As they walked they commiserated with each other. Jesus joined them, probably just after they left Jerusalem, but they were so busy ‘looking down’ that they didn’t recognise him. Jesus asked why they were so downcast and one of them replied: “Are you the only one living in Jerusalem who doesn’t know the things that have happened there in these days?” Now consider for a moment just how outrageous this question was. They proceeded to tell Jesus what had happened to him! Forgive me, but this sounds a lot like how we sometimes pray; we tell Jesus all about our difficult circumstances as if he doesn’t already know and hasn’t experienced far worse.
The greatest bible study ever
Jesus’ response is recorded in verses 25-27: ‘”How foolish you are, and how slow of heart to believe all that the prophets have spoken! Did not the Christ have to suffer these things and then enter his glory?” And beginning with Moses and all the Prophets, he explained to them what was said in all the Scriptures concerning himself’.
Jesus gives them perspective by showing them the big picture presented in the scriptures. But the greatest moment of revelation for them came when they sat down to eat supper together. As Jesus broke the bread they must have seen his nail-pierced wrists and realised just who their companion was. The one who had given them biblical perspective was none other than the Lord Jesus Christ himself.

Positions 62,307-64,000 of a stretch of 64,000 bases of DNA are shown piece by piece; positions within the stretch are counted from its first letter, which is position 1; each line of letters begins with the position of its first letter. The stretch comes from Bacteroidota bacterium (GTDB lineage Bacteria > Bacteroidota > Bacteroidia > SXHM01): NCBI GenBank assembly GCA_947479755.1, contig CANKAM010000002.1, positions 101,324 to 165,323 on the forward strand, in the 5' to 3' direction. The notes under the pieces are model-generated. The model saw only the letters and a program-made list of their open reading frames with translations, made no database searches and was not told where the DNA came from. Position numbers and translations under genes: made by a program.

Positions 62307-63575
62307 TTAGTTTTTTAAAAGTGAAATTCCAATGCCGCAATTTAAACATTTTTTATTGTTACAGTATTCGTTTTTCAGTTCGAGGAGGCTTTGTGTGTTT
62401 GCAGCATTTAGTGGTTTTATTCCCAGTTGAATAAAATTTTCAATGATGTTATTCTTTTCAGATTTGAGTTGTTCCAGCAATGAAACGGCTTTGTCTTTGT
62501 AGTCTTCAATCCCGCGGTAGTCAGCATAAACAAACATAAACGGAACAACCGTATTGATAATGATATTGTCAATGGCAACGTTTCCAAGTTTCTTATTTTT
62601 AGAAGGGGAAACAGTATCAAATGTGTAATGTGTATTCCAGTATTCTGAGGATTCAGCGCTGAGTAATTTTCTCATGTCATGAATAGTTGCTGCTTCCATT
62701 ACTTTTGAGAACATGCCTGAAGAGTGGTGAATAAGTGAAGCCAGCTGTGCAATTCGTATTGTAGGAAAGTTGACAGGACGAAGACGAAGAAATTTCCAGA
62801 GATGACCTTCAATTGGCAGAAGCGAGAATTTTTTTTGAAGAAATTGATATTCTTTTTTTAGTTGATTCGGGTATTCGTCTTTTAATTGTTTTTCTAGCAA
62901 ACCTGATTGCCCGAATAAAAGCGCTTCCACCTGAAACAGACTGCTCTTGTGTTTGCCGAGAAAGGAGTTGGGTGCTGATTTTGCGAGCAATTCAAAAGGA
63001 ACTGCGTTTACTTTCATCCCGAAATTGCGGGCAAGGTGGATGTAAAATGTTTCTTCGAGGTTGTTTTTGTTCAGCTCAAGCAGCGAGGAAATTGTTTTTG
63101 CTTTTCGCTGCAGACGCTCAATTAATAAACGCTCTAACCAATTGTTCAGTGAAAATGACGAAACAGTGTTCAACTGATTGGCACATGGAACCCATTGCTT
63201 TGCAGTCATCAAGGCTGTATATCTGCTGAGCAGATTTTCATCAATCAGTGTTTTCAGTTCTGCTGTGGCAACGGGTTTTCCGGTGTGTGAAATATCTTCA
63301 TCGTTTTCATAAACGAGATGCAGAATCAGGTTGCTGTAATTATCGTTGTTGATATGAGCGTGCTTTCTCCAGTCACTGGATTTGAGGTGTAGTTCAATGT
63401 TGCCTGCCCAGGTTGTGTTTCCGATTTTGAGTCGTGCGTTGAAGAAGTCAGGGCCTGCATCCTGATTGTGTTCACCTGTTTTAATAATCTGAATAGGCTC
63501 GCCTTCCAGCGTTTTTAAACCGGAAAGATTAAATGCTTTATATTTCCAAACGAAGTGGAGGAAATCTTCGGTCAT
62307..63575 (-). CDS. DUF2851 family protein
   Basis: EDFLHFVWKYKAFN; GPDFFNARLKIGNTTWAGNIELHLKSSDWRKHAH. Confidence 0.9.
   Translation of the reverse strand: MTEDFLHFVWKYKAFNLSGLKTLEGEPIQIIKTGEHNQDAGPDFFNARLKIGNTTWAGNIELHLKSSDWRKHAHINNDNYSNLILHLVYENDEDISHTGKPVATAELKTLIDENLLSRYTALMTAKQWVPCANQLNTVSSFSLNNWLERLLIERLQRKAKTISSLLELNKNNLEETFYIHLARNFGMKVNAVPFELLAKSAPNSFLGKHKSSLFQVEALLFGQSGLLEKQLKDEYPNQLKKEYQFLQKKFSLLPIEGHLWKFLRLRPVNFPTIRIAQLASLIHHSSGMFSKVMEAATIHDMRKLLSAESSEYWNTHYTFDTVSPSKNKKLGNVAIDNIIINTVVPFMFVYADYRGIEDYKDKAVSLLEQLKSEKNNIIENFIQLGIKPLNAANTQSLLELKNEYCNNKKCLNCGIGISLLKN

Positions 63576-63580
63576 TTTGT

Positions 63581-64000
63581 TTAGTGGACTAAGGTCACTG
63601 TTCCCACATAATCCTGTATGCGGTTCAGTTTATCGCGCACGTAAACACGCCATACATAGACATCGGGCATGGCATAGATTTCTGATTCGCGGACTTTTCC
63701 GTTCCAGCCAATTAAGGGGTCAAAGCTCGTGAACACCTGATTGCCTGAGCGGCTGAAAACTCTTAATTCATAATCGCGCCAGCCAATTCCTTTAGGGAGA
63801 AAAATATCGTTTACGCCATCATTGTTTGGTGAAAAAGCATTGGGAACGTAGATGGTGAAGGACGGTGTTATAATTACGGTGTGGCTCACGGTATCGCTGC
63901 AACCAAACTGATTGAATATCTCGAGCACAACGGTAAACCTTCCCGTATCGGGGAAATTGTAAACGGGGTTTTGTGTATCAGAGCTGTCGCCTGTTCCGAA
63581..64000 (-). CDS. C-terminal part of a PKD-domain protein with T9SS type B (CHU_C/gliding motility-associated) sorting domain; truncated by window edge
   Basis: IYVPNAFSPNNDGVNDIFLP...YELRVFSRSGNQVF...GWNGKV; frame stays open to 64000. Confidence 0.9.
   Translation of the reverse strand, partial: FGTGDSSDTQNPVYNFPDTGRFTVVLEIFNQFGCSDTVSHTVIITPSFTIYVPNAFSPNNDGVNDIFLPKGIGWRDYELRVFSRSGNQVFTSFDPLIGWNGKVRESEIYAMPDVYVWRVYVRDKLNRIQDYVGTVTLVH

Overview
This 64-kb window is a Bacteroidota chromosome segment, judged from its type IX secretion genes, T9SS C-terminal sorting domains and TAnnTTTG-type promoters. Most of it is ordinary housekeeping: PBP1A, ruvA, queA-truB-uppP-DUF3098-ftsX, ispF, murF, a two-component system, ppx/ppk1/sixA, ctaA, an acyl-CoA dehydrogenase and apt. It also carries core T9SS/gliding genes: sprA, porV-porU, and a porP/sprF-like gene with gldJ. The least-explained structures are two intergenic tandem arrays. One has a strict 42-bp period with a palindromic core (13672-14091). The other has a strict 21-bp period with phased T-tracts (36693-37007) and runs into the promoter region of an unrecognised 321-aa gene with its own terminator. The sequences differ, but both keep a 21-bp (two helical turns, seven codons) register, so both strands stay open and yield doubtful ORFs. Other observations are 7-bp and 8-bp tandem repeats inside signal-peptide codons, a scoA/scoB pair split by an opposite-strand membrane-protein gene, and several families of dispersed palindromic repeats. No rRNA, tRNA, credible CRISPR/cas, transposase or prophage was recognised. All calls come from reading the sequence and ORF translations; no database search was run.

As a result of this encounter with a greater reality, these two men got up and rushed back to Jerusalem to tell the Apostles what had happened and to be part of what God was doing there. They were filled with enthusiasm and passion and keen to once again be with God’s people. And how blessed they must have felt because God was about to birth the church in the greatest Holy Spirit revival ever!
Perspective on the road we walk
In our strange and distressing times, we too need to see the big picture, the Jesus-perspective. We need to realise that something bigger is happening of which we can be part. Perhaps God is sounding out the last great warning that he will give to rebellious humanity; a trumpet blast of “Repent and turn to me!”
Perhaps millions will heed his call and turn back to God and we will see and be part of the greatest revival seen on this planet since the day of Pentecost!
We also need to grasp the fact that the spiritual world in which we live is just as real as the physical world on which we usually focus.
We need to realise that in this alternate reality the forces of God are greater than the forces of destruction confronting us in the material realm.
Do you recall what Jesus said to Peter regarding this when the Apostle cut off the High Priests servant’s ear in Gethsemane? He said,
“Do you think I cannot call on my Father, and he will at once put at my disposal more than twelve legions of angels (70,000)?”
Finally, the greatest shift in perspective we need at this time, is that the one who could command 70,000 angels in a moment is the same one who walks with us on our Emmaus road through this strange world. His name is Jesus and he has told us that “In this world, you will have trouble, but take heart! I have overcome the world!”
“Yes Joni Erickson Tada, perspective is everything… if it is a Jesus-perspective”.